# Simple Recursion Algorithm by varunpn

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```									Simple Recursive Algorithms

4-Jan-11
A short list of categories
   Algorithm types we will consider include:
   Simple recursive algorithms
   Backtracking algorithms
   Divide and conquer algorithms
   Dynamic programming algorithms
   Greedy algorithms
   Branch and bound algorithms
   Brute force algorithms
   Randomized algorithms

2
Simple recursive algorithms
   A simple recursive algorithm:
   Solves the base cases directly
   Recurs with a simpler subproblem or subproblems
   May do some extra work to convert the solution to the
simpler subproblem into a solution to the given problem
   I call these “simple” because several of the other
algorithm types are inherently recursive

3
Some example algorithms
   We will look briefly at the following simple
recursive algorithms:
   Factorial
   All permutations
   Tree traversal
   Flood fill
   Quicksort
   Towers of Hanoi
   Ackermann’s function
   We will also consider the equivalence of loops and
recursion

4
Factorial
   The factorial function is the “Hello World” of recursion
   public static long factorial(int n) {
if (n <= 1) return 1;
else return n * factorial(n - 1);
}
   The problem with this example is that it can be done almost
as easily with a loop (so why bother learning recursion?)
   public static long factorial(int n) {
int result = 1;
while (n > 1) {
result *= n;
n--;
}
}
   In the following slides, we look at some example problems
for which recursion really is simpler
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Permutations
   A permutation of a set of objects is a particular ordering
of those objects
   When we speak of “all permutations” of a set, we mean
all possible ways of ordering those objects
   Examples:
   Given the empty set { }, the only possible permutation is { }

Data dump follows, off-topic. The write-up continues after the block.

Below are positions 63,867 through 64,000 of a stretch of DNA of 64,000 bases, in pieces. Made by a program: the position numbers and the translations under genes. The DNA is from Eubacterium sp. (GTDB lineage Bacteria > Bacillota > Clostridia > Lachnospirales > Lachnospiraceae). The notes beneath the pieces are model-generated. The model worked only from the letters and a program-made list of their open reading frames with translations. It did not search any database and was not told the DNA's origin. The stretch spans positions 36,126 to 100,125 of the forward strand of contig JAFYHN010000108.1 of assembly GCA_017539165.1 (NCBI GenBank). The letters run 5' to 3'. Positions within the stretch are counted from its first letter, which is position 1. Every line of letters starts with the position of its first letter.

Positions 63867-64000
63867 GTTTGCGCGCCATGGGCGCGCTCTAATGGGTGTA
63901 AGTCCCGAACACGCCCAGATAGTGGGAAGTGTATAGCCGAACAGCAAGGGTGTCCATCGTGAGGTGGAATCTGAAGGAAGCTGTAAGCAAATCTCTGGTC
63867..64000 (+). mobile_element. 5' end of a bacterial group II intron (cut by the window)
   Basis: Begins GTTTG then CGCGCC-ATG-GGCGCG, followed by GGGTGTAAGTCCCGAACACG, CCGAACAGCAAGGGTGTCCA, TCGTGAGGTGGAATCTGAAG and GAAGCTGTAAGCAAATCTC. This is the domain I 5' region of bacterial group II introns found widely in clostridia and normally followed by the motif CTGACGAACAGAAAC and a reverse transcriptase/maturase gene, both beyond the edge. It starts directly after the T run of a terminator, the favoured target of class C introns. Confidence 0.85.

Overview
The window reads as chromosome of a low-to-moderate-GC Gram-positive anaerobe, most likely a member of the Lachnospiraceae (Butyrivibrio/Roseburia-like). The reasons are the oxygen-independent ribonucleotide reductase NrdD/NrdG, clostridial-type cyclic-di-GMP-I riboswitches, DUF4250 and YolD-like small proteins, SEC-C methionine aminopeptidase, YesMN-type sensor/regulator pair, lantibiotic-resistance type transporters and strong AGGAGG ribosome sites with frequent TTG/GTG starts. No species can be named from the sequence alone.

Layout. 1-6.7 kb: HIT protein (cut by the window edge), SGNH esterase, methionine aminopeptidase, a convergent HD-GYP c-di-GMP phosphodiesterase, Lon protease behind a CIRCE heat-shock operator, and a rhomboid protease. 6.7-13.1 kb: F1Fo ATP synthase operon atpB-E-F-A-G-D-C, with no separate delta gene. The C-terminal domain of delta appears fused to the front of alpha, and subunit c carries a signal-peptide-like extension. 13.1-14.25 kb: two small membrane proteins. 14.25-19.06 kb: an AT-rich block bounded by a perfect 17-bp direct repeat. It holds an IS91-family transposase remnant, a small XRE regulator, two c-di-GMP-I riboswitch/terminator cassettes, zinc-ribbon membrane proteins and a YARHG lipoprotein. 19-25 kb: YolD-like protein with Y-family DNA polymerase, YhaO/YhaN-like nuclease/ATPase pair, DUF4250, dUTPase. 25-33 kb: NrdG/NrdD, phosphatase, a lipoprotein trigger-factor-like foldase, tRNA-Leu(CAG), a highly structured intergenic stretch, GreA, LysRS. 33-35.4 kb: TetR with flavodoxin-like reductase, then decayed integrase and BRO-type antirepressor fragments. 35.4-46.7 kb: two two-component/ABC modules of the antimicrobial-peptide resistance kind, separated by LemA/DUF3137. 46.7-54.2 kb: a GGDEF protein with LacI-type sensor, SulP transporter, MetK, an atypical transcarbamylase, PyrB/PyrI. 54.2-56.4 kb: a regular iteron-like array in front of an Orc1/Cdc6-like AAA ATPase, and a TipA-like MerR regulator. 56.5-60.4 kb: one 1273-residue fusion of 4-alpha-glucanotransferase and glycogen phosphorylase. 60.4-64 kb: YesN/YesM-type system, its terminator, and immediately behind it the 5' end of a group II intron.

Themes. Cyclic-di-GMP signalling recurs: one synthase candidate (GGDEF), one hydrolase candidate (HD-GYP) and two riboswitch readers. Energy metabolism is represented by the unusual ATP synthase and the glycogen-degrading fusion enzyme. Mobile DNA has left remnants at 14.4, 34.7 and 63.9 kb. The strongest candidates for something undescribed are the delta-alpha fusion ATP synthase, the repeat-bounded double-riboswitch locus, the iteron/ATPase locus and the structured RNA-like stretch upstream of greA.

   Given the set {A}, the only possible permutation is {A}
   Given the set {A, B}, the possible permutations are {AB, BA}
   Given the set {A, B, C}, the possible permutations are
{ABC, ACB, BAC, BCA, CAB, CBA}
   Etc.

6
Finding all permutations of n objects
   To find all permutations of n objects:
   Find all permutations of n-1 of those objects
   Insert the remaining object into all possible positions of each
permutation of n-1 objects
   Example: To find all permutations of 3 objects {A, B, C}
   Find all permutations of 2 of the objects, say B and C:
B     C         and           C       B
   Insert the remaining object, A, into all possible positions
(marked by ^) in each of the permutations of B and C:
^ B ^ C ^             and      ^ C ^ B ^
     ABC BAC BCA                    ACB CAB CBA

7
A program to find permutations
   We will develop complete Java code to find all permutations of
a nonempty String of characters
   ArrayList<String> permutationsOf(String s) {
if (s.length() == 1) {
// return a new ArrayList containing just s
}
else {
// separate the first character from the rest
// get all permutationsOf ( the rest of the characters )
// for each permutation,
//      add the first character in all possible positions, and
//      put each result into a new ArrayList
}
// return the new ArrayList
}
8
permutationsOf(String), part I
ArrayList<String> permutationsOf(String s) {
ArrayList<String> result = new ArrayList<String>();

if (s.length() == 1) { // base case
// return a new ArrayList containing just s
return result;
}
// continued...

9
permutationsOf(String), part II
else {
// separate the first character from the rest
char first = s.charAt(0);
String rest = s.substring(1);

// get all permutationsOf the rest of the characters
ArrayList<String> simpler = permutationsOf(rest); // recursive step

// for each permutation,
for (String permutation : simpler) { // extra work
// add the first character in all possible positions, and
// put each result into a new ArrayList
}
return result;
}
}
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Insert in all positions
   Given one String representing one permutation of n-1 characters,
we want to return all permutations resulting from inserting a
given character in all n possible positions

private ArrayList<String> insertAtAllPositions(char ch, String s) {
ArrayList<String> result = new ArrayList<String>();
for (int i = 0; i <= s.length(); i++) {
String inserted = s.substring(0, i) + ch + s.substring(i);
}
return result;
}

11
Trees
internal
   A tree is composed of nodes            nodes                  root
   Each node contains a value
A
   Each node may have children
   One special node is called the        B       C       D     E
root of the tree
   Nodes with children are           F   G       H       I     J    K